On Senator Revilla’s privilege speech: It would have been amazing

by Jego Ragracio, originally posted at On Senator Revilla’s privilege speech: It would have been amazing at the Philippine Online Chronicles/Blog Watch

In a privilege speech this past Monday, Senator Bong Revilla said many things. He spoke of lies told by state witness Benhur Luy. He talked about the many problems facing the Philippines today and squarely blamed it on the President (even as he did say that some of those issues ought to be investigated by the Senate, the reasons as to why he is bringing it up in a privilege speech rather than by a resolution elude us). He mocked the Department of Justice in their use of the expression “truckload.” He spoke of his children being bullied in school. He told us a riveting tale of an old man encouraging him to fight on.

He also spoke of a clandestine meeting with President Aquino and the President’s attempt to convince him to impeach former Chief Justice Renato Corona.

As he shared the details of this meeting with the nation, one thing stood out in its absence: Bong Revilla never said that he was bribed.

Considering how months before, fellow Senator and plunder-accused Jinggoy Estrada explicitly said that each Senator was offered P50M by way of an allocation from the Disbursement Acceleration Program (DAP) of the DBM, it would seem that this meeting is the perfect coup de grâce, the final nail in the coffin of the Aquino administration and its DAP. It was the perfect opportunity to say, once and for all, that indeed there was a bribe, indeed this administration is no cleaner than the previous one, indeed there is cause for alarm in these criminal charges against members of the opposition.

One would think that, if he was going to go the “I’m taking you all down with me“ route, then he may as well go the distance and hit the administration where it hurts: that for all its anti-corruption posturing, it is no less corrupt than the administrations past, who dangled money before legislators to get their way.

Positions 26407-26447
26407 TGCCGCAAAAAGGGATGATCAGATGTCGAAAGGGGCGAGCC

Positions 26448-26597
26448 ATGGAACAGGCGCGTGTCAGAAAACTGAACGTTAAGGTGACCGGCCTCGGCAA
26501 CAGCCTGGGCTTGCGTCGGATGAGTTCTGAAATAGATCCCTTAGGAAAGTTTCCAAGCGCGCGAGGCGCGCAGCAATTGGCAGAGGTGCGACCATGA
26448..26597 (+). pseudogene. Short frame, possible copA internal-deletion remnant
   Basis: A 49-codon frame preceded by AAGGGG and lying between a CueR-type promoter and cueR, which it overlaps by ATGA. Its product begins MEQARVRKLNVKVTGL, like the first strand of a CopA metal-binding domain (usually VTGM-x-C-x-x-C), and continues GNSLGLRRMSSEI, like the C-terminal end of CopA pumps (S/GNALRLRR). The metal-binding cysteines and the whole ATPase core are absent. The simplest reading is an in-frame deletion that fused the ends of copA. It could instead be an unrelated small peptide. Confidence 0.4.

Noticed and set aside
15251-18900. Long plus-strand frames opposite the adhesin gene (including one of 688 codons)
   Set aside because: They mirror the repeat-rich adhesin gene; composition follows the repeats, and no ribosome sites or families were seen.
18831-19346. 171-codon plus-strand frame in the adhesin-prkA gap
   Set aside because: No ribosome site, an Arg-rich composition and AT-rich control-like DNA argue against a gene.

And yet, there it is, glorious in all its absence.

Was Jinggoy lying?

That is certainly a possibility. It’s been explained that DAP was never mentioned during the Corona trial, and that as a program it had predated the trial. Jinggoy also backtracked on his “bribe” accusation, saying that people merely tried to convince him of Corona’s guilt, similar to what Revilla described. Estrada even recently reiterated this story, emphasizing that it was Roxas, not PNoy, who did the talking.

But, what if?

What if Revilla was the one lying?

That certainly puts his already precarious position on thinner ice. The whole point of the Revilla Revelation is that he came out in the open because he was afraid of what this administration could do once it has decided that it wants to “get you.”

But by Revilla’s own recollection, what the administration did was:

1. Drive for him to bypass security protocols.

2. Give him breakfast.